Washington, D.C. – The maternal health community has called on President-Elect Obama and the US government to allocate US$1.3 billion in fiscal year 2010 for maternal and newborn health and support US$1 billion for family planning programs* with clear budgetary tracking. This call to action was endorsed by Family Care International, CARE, White Ribbon Alliance, and many other maternal health organizations.
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January 5th, 2009
December 10th, 2008
New York – Today marks the 60th anniversary of the Universal Declaration of Human Rights, and the conclusion of the campaign 16 Days of Activism Against Gender Violence. The campaign, which bookends November 25th (the International Day Against Violence Against Women) and December 10th (Human Rights Day) and encompasses Women Human Rights Defenders Day (November 29th), World AIDS Day (December 1st), and the anniversary of the Montreal Massacre (December 6th), provides opportunities to link women in global solidarity around human rights, and women’s rights in particular.
This year, hundreds of organizations used 16 Days to plan events and call for recognition of women's right to live free of violence. Organizing themes this year included: ending violence against women, directing resources to gender-based violence advocacy, focusing on violence and experiences of women human rights defenders, and strengthening the UN system to better address the human rights of women.
Examples of 2008 16 Days advocacy:
In India, groups used street plays and road shows to raise awareness about domestic violence in more than 500 towns and villages.
In Switzerland, unions, women's organizations, peace organizations, and churches planned a joint calendar of over 50 events, including an exhibit of portraits of 1,000 women from around the world.
In Uganda, a local network worked with over 30 African organizations to engage men in dialogue about masculinity and violence.
In Fiji, a local group ran a mobile women's radio campaign that gives rural women the chance to produce media content.
In Belize, activists held a Torch Run across the country to bring attention to the intersections between HIV/AIDS and gender-based violence.
As Charlotte Bunch, Executive Director of the Center for Women's Global Leadership, notes, "We are proud that the 16 Days Campaign has taken root in 156 countries, and well over 2000 civil society groups have highlighted women's creative and strategic anti-violence advocacy. Even governments and UN agencies have adopted this civil society campaign to promote their own anti-violence programming."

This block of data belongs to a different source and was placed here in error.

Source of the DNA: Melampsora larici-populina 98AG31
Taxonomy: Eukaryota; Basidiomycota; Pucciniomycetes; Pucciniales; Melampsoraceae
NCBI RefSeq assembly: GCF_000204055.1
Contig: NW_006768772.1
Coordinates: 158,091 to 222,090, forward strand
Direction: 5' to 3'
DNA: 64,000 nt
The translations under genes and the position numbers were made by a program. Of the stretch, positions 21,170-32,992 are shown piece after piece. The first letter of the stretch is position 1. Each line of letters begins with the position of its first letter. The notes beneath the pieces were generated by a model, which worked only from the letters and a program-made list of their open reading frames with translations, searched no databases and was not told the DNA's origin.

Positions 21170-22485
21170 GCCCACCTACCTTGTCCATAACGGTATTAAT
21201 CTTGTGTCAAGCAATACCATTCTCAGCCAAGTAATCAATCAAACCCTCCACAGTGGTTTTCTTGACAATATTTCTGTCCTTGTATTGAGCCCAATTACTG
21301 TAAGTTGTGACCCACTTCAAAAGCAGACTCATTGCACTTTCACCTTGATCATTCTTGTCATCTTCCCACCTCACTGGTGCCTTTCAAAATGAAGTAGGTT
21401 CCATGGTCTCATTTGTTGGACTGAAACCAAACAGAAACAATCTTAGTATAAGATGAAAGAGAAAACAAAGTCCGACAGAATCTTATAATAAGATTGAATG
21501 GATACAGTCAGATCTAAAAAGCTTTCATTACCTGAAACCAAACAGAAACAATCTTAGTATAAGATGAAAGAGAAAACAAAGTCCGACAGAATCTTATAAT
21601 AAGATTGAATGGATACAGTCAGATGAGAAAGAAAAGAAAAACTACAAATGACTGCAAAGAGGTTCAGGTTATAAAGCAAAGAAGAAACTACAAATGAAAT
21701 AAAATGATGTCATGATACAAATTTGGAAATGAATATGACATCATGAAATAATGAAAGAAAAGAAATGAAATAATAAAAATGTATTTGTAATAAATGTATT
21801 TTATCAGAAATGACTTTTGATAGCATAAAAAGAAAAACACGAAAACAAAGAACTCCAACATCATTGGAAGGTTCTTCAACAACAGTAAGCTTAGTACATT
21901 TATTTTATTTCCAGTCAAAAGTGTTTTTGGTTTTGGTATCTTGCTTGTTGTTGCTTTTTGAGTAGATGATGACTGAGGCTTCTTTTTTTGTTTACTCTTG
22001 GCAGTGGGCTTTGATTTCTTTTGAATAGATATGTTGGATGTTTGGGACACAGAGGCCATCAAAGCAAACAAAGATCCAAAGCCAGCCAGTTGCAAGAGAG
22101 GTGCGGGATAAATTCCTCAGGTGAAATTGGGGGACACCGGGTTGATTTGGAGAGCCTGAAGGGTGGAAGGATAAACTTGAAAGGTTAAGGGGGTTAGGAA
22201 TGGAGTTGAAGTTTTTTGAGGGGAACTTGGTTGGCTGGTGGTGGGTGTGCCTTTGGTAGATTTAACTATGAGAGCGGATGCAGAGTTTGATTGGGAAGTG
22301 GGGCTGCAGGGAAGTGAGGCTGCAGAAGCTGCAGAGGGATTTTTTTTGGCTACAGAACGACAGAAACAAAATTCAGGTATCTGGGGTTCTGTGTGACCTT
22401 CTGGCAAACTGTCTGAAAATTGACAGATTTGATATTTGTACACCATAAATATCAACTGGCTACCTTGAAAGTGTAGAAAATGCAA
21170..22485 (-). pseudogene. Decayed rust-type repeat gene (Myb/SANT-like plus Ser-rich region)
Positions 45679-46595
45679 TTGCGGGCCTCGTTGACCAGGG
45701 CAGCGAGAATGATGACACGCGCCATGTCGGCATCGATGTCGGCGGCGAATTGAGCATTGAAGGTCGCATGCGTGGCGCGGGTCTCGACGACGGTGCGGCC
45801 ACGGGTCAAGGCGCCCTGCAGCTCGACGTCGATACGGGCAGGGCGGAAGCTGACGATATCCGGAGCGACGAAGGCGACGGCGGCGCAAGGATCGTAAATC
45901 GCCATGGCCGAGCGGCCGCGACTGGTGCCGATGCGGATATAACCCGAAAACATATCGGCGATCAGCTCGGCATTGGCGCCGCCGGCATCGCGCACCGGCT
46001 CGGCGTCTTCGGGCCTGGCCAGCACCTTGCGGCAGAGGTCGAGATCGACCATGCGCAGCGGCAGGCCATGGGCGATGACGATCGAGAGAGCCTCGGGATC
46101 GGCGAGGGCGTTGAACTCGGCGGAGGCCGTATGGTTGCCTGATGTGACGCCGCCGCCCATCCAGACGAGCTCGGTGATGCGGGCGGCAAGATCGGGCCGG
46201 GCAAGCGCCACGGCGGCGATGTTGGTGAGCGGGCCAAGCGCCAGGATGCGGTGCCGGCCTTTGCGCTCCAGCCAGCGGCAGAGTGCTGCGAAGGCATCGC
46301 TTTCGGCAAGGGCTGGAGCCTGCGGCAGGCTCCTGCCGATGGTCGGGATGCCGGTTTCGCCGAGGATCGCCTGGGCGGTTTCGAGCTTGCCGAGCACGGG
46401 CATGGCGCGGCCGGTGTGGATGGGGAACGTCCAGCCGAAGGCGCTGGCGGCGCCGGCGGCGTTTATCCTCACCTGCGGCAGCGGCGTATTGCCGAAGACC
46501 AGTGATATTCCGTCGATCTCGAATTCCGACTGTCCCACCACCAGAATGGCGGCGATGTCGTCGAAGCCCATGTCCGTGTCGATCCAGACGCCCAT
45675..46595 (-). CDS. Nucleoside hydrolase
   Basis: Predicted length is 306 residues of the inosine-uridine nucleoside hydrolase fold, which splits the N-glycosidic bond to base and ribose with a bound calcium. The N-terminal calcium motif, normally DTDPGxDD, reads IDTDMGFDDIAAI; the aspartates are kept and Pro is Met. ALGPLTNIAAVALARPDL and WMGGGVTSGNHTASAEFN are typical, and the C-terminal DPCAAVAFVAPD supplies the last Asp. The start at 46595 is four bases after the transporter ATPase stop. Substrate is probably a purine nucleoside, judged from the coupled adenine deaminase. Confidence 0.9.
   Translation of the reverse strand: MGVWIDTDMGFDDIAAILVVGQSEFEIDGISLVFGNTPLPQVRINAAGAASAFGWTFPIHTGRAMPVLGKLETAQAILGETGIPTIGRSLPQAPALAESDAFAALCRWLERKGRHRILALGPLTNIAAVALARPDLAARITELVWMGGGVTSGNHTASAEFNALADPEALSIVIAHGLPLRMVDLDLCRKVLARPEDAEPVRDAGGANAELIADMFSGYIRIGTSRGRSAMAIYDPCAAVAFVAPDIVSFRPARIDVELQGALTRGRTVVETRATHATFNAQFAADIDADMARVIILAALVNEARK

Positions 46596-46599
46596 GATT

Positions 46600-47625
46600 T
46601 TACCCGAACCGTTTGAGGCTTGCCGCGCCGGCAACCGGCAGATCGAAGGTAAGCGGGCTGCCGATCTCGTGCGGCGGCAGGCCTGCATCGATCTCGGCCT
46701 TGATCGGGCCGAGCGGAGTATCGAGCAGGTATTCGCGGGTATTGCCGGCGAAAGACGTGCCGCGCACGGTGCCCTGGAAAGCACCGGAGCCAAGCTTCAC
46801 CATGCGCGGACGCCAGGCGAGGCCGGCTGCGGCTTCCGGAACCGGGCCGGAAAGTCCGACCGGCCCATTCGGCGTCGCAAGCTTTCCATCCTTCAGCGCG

For more information about the 16 Days Campaign, visit the Center for Women's Global Leadership website.
For information about the Women Human Rights Defenders International Coalition, visit the Defending Women Defending Rights website.
And, for more information on maternal health as a human right, visit the International Initiative for Maternal Mortality and Human Rights website.
November 25th, 2008
New Delhi -- To mark the first anniversary and the achievements that have been made since the Women Deliver conference in October 2007, a group of activists, policy makers, and grant making organizations met in New Delhi on 13th November 2008 to strengthen local partnerships for addressing high maternal mortality in India. The meeting was coordinated by Rema Nanda, Convening Chair for the group.
The purpose of the meeting was twofold: First to explore a role for Women Deliver in India and, second, to begin a consultation with a broad range of stakeholders already working to improve maternal health in India.
November 11th, 2008
Washington DC – President-Elect Obama will reverse US family-planning and AIDS-prevention strategies that have long linked global funding to anti-abortion and abstinence education, a public-health adviser said.
October 28th, 2008
UK -- The BBC has produced a new multi-series documentary called "Survival" that includes a 45-minute look at maternal health in Bangladesh. To capture the true story, the filmmakers traveled to a remote area in the North East of Bangladesh and filmed the labor of a young woman, Morjina, in her small hut with the aid of traditional birth attendant, or dhai.
Bangladesh is one of the most dangerous places in the world to have a baby, and over 90% of women will give birth at home, most without the help of trained medical staff. The dhais are the most common birth attendant choice for women, and the only equipment they use are a razor blade and a piece of string for cutting and tying the umbilical cord. If there were any complications during birth, such as hemorrhage or obstructed labor, the dhai could do little to help. The film exposes the dangerous conditions in which women give birth in Bangladesh and many of the traditional customs that affect the health of the mother and the newborn child.
Specially edited short versions of the documentaries have been created and are available for free download and use (available in English, French, German and Japanese) as well as factsheets and a series of video podcasts by leading global health experts and political figures. To watch the short version, see below, or click here to watch the full-length film.